Tuesday, 5 March 2013



Hello from Manaus, state capital of Amazonia and home to a floating harbour designed and build in Britain and the most famous theatre in Brazil.

Well it was certainly an interesting way to get here. 4 days on a boat travelling up the Rio Madeira, a 2,000 mile long river in Northern Brazil, which is the largest tributary of the Amazon. If I am being honest I really did not enjoy the experience and therefore if you plan to visit Manaus, my advice is to fly.

10 reasons why you should fly, rather than take the boat to Manaus:

1) Punctuality - When they say the boat will depart at 18:00, what they actually mean is that it will depart 26 hours later at 20:00 the next day for no apparent reason and with no information telling you why it is delayed and when we might sail.

2) Sleep - Don’t expect any. Have you ever tried sleeping in a hammock! After 4 nights in a hammock I never want to see another one in my life (I subsequently sold mine in Manaus to a Welsh fellow traveller).

3) Noise - Apparently there are no words in Portuguese for ´Peace and Quiet´ as this concept does not exist. Luckily the drone of the engine cancelled out the loud music, screaming children and loud talking from the locals.

4) Food - Cream crackers for breakfast, beef and rice for lunch and chicken and rice for dinner. The food of Kings! To be far to the boat, most of it was still better than some airline food.

5) Hygiene - Same clothes for 4 days & nights, don’t worry you can have a nice shower in river water and then put your smelly clothes back on.

6) Toilets – Let’s just say that any Chinese passengers would feel right at home. Generally clean, but your eyes started to water after a few seconds.

7) Personal space - 150+ people on a relatively small boat for 4 days, cosy!

8) Smell - On the first deck were several tons of onions meaning that the delightful smell of onion was always there (3 deck boat, we were on the second desk along with most of the locals). Thankfully after two showers I no longer smell of onions.

9) Sights - Trees, trees and more trees. Not really much in the way of scenery or wildlife to watch.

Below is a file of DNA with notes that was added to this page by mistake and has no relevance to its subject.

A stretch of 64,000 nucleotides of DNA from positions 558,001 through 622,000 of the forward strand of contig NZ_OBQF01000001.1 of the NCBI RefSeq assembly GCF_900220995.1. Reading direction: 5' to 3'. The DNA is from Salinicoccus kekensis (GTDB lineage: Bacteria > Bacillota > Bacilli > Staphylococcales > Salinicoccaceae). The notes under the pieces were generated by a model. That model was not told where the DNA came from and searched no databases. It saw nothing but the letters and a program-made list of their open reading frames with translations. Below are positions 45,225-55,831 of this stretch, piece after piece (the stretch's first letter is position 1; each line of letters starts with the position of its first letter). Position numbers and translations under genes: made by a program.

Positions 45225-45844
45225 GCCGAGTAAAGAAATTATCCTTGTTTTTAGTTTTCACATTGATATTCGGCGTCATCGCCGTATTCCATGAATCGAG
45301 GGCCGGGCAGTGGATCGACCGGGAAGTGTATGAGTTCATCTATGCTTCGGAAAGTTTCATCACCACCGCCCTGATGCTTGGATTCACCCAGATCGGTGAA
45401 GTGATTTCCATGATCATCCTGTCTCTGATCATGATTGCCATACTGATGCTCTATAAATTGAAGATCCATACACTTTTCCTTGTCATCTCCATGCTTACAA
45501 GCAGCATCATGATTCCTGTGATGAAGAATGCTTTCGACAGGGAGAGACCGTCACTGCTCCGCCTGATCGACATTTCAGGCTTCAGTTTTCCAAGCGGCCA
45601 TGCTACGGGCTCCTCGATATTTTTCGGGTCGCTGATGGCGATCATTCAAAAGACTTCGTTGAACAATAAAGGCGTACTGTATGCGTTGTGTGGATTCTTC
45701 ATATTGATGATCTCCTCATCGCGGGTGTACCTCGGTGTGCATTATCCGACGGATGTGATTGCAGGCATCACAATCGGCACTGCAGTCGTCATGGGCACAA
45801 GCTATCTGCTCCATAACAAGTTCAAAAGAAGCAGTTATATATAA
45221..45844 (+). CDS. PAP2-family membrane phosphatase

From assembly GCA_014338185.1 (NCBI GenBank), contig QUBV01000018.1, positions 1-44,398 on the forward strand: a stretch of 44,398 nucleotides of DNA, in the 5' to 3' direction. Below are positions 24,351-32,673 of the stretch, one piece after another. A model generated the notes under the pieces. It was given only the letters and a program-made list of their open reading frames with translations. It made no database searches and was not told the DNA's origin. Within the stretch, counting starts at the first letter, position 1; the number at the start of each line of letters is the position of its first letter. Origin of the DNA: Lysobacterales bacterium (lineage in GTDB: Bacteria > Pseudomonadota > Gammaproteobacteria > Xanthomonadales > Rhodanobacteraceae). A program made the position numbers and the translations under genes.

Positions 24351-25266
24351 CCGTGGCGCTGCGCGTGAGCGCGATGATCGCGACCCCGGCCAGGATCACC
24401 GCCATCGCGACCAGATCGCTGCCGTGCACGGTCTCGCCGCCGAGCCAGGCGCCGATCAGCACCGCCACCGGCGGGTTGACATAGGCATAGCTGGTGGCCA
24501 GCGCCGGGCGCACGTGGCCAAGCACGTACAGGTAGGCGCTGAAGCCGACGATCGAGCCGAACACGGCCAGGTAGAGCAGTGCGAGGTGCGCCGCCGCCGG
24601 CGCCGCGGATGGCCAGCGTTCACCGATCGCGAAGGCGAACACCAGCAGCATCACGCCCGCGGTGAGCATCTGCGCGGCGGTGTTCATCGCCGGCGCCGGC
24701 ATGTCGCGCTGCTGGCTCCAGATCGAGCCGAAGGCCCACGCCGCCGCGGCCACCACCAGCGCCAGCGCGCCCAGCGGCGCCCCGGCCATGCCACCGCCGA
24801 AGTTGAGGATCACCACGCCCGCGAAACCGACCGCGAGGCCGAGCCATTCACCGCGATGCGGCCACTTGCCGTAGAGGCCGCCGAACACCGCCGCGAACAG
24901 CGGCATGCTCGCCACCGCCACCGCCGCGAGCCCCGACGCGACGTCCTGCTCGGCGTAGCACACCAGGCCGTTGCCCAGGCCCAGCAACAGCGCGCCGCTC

10) Boredom - I have never been so board in my life!

On the plus side I arrived in Manaus at 05:00 Saturday morning safe and sound and in the knowledge that I will never in my life take the slow boat when there is the option of flying!

Apart from the trauma of getting here, Manaus is actually a very nice, friendly city, with some great colonial architecture and good museums. Top of the list is the famous Teatro Amazonas, which I visited yesterday. This is a very opulent theatre built during the boom time of the rubber trade and completed in 1896 after 15 years of construction. Apart from the wooden floors, everything else was imported from Europe, so it is very much of a European style, but with some Brazilian touches. Definitely worth a visit and it would have been great to have seen a concert performance.

After 4 days relaxing in Manus, we are off again tomorrow heading North towards Venezuela where apparently Hugo Chavez is at deaths door. If he dies whilst we are in the country it could be quite interesting if there is any civil unrest, but we will wait and see. It will be interesting to see what Venezuela is actually like, as the guide books paint a picture of a beautiful country, but one struggling with corruption, very high crime rates and a black market economy. All very South American!


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